From that session:
* Dan Mason declared that “local content” is key to CBS stations’ success.
* Both spoke to the value of exploiting Social Media tools, Pittman offering that “Facebook is the new request line.”
* And both underlined the power of radio’s bond with listeners. “What we’re really trying to do is rent our consumer relationship with an unrelated third party,” in Pittman’s view.
“Radio is inexpensive. Stocks don’t reflect consumer behavior.”
Marci Ryvicker is Managing Director, Wells Fargo Securities, and her NAB Leadership Breakfast audience gulped when she displayed a chart forecasting radio’s share of advertising revenue declining to 7% by 2022. That forecast assumes flat growth “until someone proves me wrong. You just have no revenue growth.”
It could be worse. Ryvicker says newspapers will be the biggest losers as dollars flow to digital. And don’t mistake digital’s down growth year-over-year, “because ad dollars are getting bigger.”
“The one big positive for radio that I see is NextRadio,” the move to activate FM chips which remain sleepers in many smartphones now in use. “This is what I like to talk about with investors.”
Other quotable quotes from Indy:
“If streaming is the answer, we’re gonna be a hobby, not a business.”
NextRadio champion and Emmis CEO Jeff Smulyan: “People are paying for data. When people start paying for things they’re used to getting for free, they stop.”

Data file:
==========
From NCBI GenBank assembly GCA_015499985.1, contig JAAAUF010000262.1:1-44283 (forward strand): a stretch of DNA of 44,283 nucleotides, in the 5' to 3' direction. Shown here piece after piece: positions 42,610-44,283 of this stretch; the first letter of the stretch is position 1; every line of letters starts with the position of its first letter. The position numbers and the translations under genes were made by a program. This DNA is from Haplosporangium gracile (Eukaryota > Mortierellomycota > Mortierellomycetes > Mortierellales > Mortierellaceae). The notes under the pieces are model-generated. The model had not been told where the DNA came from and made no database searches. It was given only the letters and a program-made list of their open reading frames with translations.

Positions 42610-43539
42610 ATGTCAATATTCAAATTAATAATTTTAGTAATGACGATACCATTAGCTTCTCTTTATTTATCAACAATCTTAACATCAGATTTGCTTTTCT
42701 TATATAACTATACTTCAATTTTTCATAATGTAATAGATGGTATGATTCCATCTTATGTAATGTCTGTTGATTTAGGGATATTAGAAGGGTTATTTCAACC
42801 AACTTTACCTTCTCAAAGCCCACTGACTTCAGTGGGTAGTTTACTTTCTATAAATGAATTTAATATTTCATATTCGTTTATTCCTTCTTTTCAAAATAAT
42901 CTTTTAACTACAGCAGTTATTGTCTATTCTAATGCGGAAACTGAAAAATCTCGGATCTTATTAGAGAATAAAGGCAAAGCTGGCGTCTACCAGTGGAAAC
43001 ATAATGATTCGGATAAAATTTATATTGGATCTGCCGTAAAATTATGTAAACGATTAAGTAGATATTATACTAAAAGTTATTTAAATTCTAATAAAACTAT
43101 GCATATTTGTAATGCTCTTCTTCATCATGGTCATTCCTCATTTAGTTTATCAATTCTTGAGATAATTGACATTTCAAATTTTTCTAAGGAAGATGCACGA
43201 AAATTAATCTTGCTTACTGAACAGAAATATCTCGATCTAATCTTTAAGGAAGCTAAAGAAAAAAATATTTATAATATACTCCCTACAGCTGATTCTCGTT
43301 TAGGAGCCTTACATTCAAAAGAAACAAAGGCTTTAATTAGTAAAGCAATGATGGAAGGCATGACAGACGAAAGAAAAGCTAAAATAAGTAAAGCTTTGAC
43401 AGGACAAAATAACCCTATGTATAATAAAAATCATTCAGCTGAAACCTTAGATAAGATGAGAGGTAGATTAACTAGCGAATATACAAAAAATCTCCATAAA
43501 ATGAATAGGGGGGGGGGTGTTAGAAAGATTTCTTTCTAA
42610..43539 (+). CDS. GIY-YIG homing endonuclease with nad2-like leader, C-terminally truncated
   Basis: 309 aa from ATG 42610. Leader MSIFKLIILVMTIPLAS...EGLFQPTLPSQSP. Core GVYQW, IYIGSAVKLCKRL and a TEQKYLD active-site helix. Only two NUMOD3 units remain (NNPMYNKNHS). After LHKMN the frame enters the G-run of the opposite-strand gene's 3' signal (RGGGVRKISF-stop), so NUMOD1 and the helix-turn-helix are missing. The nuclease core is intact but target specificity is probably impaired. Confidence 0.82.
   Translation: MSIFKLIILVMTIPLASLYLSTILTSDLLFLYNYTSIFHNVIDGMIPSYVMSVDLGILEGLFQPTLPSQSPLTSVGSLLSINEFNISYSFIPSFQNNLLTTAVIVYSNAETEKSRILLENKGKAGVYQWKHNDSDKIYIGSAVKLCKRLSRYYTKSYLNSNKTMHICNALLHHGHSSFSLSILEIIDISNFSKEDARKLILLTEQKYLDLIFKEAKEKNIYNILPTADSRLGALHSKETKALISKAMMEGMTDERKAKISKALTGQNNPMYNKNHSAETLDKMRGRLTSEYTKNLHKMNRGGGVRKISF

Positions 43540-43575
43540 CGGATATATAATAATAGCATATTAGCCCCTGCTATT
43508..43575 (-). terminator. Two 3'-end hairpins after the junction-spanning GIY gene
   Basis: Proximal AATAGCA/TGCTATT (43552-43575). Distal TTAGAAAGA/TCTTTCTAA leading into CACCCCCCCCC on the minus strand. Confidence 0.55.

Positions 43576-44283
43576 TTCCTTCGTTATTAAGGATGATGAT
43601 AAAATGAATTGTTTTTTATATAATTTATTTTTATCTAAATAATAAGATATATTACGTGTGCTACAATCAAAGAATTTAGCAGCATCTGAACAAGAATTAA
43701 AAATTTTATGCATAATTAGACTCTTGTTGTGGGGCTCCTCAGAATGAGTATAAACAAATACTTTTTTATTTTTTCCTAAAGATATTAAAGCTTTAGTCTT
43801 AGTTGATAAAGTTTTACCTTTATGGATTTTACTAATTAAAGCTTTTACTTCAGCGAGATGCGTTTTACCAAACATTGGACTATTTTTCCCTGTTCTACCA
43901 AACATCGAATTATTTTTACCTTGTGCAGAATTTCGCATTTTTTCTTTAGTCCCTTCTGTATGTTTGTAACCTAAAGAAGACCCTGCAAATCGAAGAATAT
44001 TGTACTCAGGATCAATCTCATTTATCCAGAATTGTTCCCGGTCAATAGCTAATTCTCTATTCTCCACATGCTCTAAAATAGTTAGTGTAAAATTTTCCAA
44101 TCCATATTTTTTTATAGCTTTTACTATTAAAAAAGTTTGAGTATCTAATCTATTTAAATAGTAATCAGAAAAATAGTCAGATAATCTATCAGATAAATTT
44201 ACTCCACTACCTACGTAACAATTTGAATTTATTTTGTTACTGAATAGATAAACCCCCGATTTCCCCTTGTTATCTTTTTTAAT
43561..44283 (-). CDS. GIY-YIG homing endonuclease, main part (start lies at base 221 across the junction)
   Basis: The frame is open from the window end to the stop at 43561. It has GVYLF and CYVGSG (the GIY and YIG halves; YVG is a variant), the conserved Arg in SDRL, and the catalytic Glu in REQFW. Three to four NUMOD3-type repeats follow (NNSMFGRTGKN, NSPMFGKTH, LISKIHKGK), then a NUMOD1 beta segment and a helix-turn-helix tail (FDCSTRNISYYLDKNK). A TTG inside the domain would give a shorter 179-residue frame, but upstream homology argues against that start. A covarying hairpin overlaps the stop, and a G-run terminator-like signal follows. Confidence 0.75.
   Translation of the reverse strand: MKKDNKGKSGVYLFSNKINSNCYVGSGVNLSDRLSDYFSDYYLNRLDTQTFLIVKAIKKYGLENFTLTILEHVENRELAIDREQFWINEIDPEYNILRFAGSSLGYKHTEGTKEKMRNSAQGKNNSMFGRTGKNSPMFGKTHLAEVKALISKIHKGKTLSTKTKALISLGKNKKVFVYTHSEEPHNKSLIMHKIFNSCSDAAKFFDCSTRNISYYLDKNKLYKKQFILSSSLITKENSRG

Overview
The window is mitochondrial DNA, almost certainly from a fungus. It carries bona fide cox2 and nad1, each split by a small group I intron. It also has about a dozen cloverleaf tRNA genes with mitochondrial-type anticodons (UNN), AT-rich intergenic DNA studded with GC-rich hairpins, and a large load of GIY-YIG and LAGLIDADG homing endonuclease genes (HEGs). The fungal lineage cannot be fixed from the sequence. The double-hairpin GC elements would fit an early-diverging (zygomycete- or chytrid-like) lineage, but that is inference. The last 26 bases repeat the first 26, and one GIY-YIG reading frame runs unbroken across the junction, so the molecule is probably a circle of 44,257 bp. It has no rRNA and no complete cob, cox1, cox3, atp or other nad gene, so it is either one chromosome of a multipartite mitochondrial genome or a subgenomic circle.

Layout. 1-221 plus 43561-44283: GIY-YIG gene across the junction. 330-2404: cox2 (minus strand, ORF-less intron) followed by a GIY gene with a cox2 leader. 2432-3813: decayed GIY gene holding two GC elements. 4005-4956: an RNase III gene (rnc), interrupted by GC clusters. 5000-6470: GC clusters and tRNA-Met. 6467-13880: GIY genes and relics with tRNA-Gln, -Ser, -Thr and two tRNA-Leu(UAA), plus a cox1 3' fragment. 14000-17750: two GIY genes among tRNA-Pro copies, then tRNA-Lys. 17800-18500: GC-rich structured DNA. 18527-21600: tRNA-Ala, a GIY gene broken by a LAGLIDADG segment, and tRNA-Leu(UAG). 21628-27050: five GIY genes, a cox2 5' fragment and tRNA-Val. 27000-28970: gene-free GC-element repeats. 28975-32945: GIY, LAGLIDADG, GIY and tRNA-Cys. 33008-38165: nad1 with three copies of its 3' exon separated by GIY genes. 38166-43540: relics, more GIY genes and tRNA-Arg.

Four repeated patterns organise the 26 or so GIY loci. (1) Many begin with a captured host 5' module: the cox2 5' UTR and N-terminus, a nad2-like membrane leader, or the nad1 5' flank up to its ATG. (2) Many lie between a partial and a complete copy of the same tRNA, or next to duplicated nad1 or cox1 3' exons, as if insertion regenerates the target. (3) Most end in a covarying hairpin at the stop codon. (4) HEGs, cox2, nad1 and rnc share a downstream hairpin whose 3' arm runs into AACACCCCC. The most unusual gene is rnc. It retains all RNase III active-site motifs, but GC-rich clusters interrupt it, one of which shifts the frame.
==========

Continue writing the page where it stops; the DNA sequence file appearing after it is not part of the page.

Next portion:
“…and then came Cumulus.”
WCBS-FM morning host Scott Shannon, in the SRO “Radio’s Storytellers” session, after moderator Gary Berkowitz acknowledged Shannon’s 23 previous years at crosstown WPLJ. Shannon will also now host a weekend show for Classic Hits stations, which United Stations will distribute.
“How long can we count on being on AM radio? Should I be thinking about turning my AM license back, if I have a translator? Does AM really matter in 20 years?”
NAB Radio Board member and station owner Paul Tinkle
“You hear accounts say ‘I got tired of training radio Sales people.’”
Olin & Associates’ Kay Olin, when asked by “Transactional Deathwatch” session moderator and Entercom/Boston Market Manager Phil Zachary: “What do we need to STOP doing?”
“We’ve got to stop thinking about ‘selling commercials,’” she urged. “Focus on solutions.”
* And Olin noted that “it used to be hard to sell events. Now that’s what they want, access.”
* Fellow panelist Joe Schwartz, President & CEO, Cherry Creek Radio, disclosed that “We rarely if ever hire radio reps.” Instead he scouts people who sell other things well.
* And BrandsFormation’s Chuck Mefford – who is both a Sales trainer AND ad buyer – begged attendees to “be more customer-focused. Advertisers don’t get up in the morning thinking ‘I need some news/weather/sports 30s/60s.’”
Coming-up today: The NAB/RAB Radio Luncheon. This year’s keynoter is FCC Commissioner Ajit Pai, who’s made revitalizing AM radio his priority. I’ll post notes at HollandCooke.com
Holland Cooke (@HollandCooke on Twitter) is a media consultant working at the intersection of broadcasting and the Internet; and he covers industry conventions for Talkers and RadioInfo.